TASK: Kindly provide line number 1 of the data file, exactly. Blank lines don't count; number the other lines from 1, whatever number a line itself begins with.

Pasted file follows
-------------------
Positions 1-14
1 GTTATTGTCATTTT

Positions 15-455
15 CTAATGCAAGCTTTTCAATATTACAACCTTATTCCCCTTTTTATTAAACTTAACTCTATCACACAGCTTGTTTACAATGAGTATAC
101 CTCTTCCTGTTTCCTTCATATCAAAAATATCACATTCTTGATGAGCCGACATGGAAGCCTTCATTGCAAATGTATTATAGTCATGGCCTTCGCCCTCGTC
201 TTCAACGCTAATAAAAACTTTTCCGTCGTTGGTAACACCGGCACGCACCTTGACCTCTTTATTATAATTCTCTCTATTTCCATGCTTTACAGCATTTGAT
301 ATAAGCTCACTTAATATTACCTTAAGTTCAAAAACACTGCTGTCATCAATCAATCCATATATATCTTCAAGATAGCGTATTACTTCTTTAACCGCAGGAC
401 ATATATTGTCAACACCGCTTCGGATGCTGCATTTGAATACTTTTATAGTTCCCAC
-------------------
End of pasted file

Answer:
Positions 1-14